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Land-related legislation has come a long way since a battle on Skye, reports John Forsyth

A hundred and thirty years ago this week the crofters of the Braes community of Skye took on their landlord, Lord Macdonald, the sheriff, sheriff officers and a detachment of 50 Glasgow police in what quickly became known as The Battle of the Braes.

There was evidently a lot of noise and shouting as stones were thrown by crofters and skulls cracked by police batons in return. On the day itself it might have been difficult to identify the winner in the laird’s attempt to evict the crofters who had complained about his expropriation of common land to sell for sheep-grazing. However, as they would say in 21st-century terms, in the longer view it was a comprehensive PR disaster for Lord Macdonald.

Journalists present sold their narrative of the events throughout the United Kingdom. A media pack descended on Skye. A quick ballad was run up to glorify the resistance. Questions were asked in Parliament about the law and the laird and the ruthlessness with which they combined to throw inconvenient families off land they had lived on and farmed for generations.

A commission, chaired by Lord Napier, was set up in 1883 by the Liberal government to review the imbalance of tenant and landowner rights and responsibilities in the Highlands. Its recommendations led in 1886 to the Crofters Holdings (Scotland) Act and the establishment of a commission that would adjudicate on disputes about rent, security of tenure, boundaries, access and rights to compensation for improvements.

Its jurisdiction was limited to the ‘crofting counties’ but in the first decade of the 20th century its evident success – though not necessarily popularity among the landowning families – led to the Small Landholders (Scotland) Act 1911 which extended across the country the regulation of tenant farm leases.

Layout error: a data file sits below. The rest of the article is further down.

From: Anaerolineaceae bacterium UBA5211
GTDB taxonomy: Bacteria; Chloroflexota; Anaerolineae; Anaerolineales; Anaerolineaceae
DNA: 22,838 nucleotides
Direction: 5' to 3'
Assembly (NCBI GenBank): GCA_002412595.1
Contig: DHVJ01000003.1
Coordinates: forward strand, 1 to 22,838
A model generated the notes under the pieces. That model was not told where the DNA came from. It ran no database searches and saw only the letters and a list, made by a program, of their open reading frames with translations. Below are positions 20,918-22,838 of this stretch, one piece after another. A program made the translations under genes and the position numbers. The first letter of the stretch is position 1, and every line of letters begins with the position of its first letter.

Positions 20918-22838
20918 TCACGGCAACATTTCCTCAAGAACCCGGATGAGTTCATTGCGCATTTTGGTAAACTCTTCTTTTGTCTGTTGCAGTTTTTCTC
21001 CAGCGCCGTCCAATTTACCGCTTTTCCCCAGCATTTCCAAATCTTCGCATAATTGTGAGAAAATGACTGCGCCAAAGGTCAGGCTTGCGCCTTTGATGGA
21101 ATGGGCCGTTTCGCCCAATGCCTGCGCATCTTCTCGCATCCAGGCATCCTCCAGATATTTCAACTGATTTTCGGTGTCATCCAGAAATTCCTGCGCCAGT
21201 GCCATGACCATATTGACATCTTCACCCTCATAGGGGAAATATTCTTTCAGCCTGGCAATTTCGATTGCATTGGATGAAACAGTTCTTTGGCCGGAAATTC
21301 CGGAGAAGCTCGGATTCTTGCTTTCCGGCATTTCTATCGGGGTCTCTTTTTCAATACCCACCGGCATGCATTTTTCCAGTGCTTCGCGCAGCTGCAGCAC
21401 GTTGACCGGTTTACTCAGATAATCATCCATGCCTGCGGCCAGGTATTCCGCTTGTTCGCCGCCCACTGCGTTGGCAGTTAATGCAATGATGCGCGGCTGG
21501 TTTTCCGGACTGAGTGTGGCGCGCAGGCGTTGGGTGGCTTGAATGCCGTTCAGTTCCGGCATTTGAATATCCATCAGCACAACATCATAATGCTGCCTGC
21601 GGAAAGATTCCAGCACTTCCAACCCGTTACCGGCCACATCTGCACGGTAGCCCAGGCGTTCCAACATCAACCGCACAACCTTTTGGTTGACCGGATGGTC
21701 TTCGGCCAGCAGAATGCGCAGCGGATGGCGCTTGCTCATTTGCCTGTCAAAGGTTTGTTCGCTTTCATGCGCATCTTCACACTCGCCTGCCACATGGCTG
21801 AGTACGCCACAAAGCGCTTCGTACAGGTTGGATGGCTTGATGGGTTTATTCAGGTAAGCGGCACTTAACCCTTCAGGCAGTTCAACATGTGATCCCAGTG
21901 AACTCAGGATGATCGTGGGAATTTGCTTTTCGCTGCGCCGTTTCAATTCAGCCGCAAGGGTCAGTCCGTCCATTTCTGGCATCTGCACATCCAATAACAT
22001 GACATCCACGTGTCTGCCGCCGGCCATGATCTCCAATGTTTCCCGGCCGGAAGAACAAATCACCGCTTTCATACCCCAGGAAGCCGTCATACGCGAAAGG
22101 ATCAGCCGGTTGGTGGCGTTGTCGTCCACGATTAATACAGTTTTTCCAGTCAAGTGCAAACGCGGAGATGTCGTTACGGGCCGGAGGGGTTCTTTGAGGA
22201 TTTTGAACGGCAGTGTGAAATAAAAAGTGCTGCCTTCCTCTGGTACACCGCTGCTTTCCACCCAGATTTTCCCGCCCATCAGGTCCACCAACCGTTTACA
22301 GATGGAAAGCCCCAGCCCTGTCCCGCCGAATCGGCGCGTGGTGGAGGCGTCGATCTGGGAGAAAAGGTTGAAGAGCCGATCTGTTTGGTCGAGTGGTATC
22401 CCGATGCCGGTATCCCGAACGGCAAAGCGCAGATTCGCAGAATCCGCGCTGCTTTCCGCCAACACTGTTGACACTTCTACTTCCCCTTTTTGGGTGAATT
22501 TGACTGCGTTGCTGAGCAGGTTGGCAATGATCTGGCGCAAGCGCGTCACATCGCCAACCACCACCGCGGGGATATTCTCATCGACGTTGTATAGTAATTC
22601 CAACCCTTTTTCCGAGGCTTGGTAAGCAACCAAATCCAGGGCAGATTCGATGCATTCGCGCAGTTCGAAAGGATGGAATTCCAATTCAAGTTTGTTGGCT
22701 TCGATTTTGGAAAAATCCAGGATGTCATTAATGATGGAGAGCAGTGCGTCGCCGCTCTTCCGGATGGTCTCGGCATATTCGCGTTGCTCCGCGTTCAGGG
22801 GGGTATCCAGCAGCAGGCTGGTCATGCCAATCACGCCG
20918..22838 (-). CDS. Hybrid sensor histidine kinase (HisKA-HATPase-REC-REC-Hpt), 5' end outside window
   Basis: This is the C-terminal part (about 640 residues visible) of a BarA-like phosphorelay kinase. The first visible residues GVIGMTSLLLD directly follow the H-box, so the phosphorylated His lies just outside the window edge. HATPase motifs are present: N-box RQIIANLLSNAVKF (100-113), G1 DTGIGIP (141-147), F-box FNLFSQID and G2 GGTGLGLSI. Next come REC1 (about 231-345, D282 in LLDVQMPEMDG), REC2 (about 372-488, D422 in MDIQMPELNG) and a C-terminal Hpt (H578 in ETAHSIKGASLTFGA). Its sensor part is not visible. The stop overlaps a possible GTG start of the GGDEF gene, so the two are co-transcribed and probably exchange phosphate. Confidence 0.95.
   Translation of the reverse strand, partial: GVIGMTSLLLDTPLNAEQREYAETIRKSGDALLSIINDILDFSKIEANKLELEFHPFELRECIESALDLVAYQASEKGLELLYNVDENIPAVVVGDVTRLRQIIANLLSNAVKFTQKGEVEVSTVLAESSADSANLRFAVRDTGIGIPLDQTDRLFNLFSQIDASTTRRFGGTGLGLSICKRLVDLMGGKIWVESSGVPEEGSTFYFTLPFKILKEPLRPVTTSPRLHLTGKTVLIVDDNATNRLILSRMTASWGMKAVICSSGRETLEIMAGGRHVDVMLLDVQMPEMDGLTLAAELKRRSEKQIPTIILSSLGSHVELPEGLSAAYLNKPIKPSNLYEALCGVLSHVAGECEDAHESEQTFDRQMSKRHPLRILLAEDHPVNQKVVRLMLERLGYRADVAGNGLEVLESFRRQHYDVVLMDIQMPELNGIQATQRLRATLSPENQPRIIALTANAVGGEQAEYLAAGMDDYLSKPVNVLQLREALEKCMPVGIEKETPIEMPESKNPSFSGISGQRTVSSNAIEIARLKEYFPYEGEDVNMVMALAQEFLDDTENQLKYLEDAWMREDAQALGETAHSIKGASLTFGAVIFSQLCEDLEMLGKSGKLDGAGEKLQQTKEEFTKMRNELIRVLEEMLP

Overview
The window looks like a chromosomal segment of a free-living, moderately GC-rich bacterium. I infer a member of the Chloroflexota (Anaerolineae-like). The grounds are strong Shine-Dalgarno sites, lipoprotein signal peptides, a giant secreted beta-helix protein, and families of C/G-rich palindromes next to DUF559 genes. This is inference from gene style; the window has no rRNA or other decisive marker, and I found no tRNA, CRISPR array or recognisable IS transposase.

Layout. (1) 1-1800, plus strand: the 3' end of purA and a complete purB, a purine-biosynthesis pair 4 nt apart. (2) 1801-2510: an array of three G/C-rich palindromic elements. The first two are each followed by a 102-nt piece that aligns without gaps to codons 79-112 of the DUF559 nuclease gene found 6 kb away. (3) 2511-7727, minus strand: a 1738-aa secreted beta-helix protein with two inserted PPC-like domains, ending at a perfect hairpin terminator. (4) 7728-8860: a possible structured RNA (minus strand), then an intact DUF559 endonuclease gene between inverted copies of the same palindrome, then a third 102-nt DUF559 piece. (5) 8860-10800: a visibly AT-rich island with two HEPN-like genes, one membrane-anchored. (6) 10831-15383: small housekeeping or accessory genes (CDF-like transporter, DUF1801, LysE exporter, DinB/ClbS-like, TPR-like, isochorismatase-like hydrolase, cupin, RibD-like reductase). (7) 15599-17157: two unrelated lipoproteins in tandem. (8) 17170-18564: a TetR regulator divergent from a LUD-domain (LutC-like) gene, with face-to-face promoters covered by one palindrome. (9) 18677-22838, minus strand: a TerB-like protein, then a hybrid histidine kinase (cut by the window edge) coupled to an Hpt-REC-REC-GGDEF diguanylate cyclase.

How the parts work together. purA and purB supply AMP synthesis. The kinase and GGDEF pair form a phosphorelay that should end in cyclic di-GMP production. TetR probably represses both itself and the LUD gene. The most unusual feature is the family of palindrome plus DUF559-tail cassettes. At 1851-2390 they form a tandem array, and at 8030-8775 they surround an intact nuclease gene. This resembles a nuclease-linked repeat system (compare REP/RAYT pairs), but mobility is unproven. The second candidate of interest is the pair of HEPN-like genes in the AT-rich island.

That was the act that established the Scottish Land Court which opened for business in April 1912 and whose centenary is being marked this month.

There will be a book, No Ordinary Court: 100 Years of the Scottish Land Court, a collection of essays to be published by Avizandum later this week. Contributors include Professor James Hunter, Professor Ewan Cameron, Sir Crispin Agnew of Lochnaw QC and Lord Justice Clerk, Lord Gill.

Members of the five-strong land court ‘bench’, court staff and other legal and political figures will be travelling to Skye on 28 April to pay their own respects at the cairn that marks the site of the Battle of the Braes.

On 11 May Lord Gill will formally unveil the window taken from the original land court building in Edinburgh’s Grosvenor Crescent and which is now on the wall of the court room in George Street that has been the land court’s home since 2006.

Then it will be back to business as usual. Though ‘usual’ is not a description that has characterised the evolving activities of the land court over its lifetime.

For a start, the bench comprises a chairman, a deputy chairman and three ‘practical members’ who are not lawyers but know about farming. A majority of the court’s cases are dealt with by one of the practical members sitting alone with the legal support of the principal clerk.

Hearings are held in a variety of informal venues – from schools to village halls, and hotels to farm buildings – and at flexible times that suit the parties or travel arrangements for the judge. Hearings in Shetland, for example, are arranged around flight times from Sumburgh.